Like any bitcoin alternative, Zerocoin will no doubt face stiff competition from bitcoin itself, which already has buy-in from millions of users and an exchange rate that’s appreciated sharply in just the last week. Even so, a roster of influential angel investors have already invested $715,000 in Zerocoin, according to Wilcox-O’Hearn. Two early backers listed on the AngelList posting are Naval Ravikant, an investor in Twitter and Uber, and Barry Silbert, the founder of startup equity trading platform SecondMarket. Another is Roger Ver, a staunchly libertarian bitcoin mogul who’s made investments in startups like Blockchain.info and Bitpay, and who used his substantial crypto-fortune to bankroll much of the criminal defense of now-convicted Silk Road creator Ross Ulbricht.
Zerocoin also cites an impressive collection of “advisors” on its AngelList page. In addition to the academic teams that designed Zerocoin and Zerocash, those advisors also include Vitalik Buterin, the founder of buzzy cryptocurrency startup Ethereum, and Gavin Andresen, one of the first bitcoin coders and the chief scientist of the Bitcoin Foundation. The company’s CEO, Zooko Wilcox-O’Hearn, has crypto cred of his own: He’s the creator of the Tahoe Least Authority File Store, or Tahoe LAFS, a decentralized, encrypted file storage system.1
Even with those supporters, Zerocoin is sure to face criticism and even legal trouble because of the very privacy properties that make it unique: A cryptographically untraceable, anonymous currency could offer massive potential for money laundering and black market sales. The Silk Road’s federal prosecutors, after all, proved how valuable a tougher-to-track cryptocurrency would be to criminals, when they traced $13.4 million worth of bitcoin from the drug-selling site to its creator Ross Ulbricht’s laptop.
Zerocoin’s creators attempted to answer that concern in their online FAQ, pointing out that criminals can already make anonymous transactions with cash, or even with bitcoin if they’re careful to use “mixing” services like Dark Wallet or Bitcoin Fog that are designed to anonymize transactions. “The introduction of yet another method to anonymously move money is of little consequence,” they write. But cash can’t be spent online, and mixing services only make tracing payments more difficult—they don’t render it impossible, as Zerocoin’s zero-knowledge proofs are designed to do.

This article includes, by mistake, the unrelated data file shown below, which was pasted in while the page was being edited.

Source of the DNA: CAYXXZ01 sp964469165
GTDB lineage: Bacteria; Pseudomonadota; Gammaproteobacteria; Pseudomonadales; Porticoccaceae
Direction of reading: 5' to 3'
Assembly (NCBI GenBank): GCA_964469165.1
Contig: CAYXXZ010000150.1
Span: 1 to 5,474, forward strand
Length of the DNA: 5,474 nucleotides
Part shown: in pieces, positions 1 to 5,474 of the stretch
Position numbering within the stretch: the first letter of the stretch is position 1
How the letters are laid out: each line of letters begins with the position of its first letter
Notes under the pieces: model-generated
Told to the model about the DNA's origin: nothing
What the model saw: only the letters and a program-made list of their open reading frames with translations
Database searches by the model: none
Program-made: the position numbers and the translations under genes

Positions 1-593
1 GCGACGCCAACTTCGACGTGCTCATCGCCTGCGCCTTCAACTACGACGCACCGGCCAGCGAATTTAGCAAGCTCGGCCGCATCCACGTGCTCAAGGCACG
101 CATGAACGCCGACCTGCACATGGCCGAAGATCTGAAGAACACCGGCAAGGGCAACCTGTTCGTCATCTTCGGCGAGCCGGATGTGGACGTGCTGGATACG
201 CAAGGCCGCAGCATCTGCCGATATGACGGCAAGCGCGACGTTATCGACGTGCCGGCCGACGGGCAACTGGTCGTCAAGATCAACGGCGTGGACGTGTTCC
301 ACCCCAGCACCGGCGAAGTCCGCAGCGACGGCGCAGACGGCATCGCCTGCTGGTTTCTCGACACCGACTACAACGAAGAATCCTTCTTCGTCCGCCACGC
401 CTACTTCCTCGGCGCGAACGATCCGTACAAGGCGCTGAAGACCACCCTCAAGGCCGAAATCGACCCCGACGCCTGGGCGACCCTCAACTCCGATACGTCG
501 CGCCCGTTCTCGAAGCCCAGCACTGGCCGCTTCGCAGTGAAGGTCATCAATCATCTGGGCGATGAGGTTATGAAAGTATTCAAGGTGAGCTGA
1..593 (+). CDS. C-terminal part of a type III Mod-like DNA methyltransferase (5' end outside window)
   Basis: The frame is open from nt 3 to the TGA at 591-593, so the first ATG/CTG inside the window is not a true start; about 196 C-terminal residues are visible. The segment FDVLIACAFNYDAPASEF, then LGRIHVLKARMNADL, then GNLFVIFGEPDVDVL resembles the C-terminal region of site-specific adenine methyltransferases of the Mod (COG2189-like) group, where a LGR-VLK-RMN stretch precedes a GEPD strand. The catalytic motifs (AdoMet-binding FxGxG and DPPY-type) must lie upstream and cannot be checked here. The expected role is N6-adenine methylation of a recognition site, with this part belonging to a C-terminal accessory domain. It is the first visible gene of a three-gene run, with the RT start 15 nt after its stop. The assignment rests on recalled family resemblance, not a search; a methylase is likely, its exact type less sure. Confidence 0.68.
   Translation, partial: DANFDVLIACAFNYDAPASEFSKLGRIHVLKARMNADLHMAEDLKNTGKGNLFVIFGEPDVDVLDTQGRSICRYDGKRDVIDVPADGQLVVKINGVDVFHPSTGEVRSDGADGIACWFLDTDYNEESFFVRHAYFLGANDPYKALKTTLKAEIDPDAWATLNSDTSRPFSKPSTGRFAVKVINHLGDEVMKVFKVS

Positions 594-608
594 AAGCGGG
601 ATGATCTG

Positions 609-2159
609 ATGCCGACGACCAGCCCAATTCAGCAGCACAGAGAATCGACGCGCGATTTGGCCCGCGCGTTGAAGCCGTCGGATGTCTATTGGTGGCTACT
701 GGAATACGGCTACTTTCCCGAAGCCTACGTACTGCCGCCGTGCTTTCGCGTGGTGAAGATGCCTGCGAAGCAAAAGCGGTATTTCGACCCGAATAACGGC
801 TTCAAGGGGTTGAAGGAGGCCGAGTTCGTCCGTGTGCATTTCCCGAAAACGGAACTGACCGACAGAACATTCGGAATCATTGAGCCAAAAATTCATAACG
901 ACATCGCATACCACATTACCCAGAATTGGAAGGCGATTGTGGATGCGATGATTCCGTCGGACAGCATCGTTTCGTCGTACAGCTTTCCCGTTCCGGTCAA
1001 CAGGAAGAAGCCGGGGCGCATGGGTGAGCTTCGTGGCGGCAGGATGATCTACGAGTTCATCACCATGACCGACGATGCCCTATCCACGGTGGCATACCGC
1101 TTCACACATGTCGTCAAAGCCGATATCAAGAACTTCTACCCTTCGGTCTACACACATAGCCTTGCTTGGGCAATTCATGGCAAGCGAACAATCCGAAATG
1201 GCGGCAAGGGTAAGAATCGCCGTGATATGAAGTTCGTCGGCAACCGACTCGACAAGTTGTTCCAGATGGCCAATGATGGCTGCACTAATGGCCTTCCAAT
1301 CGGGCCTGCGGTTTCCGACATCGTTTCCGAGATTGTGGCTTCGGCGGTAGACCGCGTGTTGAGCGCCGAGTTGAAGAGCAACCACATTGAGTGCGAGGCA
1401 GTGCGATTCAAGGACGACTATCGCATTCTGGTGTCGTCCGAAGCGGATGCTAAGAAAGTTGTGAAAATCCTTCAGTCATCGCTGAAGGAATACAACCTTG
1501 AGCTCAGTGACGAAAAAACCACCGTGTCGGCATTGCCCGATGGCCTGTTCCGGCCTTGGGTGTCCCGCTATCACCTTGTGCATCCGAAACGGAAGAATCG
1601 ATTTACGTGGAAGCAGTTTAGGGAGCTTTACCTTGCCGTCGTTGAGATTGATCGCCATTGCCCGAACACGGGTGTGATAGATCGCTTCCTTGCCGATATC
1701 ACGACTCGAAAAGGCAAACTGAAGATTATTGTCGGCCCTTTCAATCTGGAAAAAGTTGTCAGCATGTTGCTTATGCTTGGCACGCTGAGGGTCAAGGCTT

More convincingly, the Zerocoin authors also argue the opposite point: that the alternative to their cryptocurrency is to rely on bitcoin, whose blockchain can create real problems for any user seeking to keep his or her transactions private. “Would you want to publish your bank statement for everyone to see? Of course not: your bank statement can reveal…intimate details about your life,” they write. “For example, your payments to a psychiatrist could reveal that you have a mental health issue.”
Zerocoin’s coming launch as a startup, by contrast, revives the cryptocurrency community’s dream of truly anonymous money—with all the promises and perils that come with it. Stay tuned.
1Updated 11/5/2015 2:25pm EST to include more details of Zerocoin’s development and renaming in 2014 to Zerocash.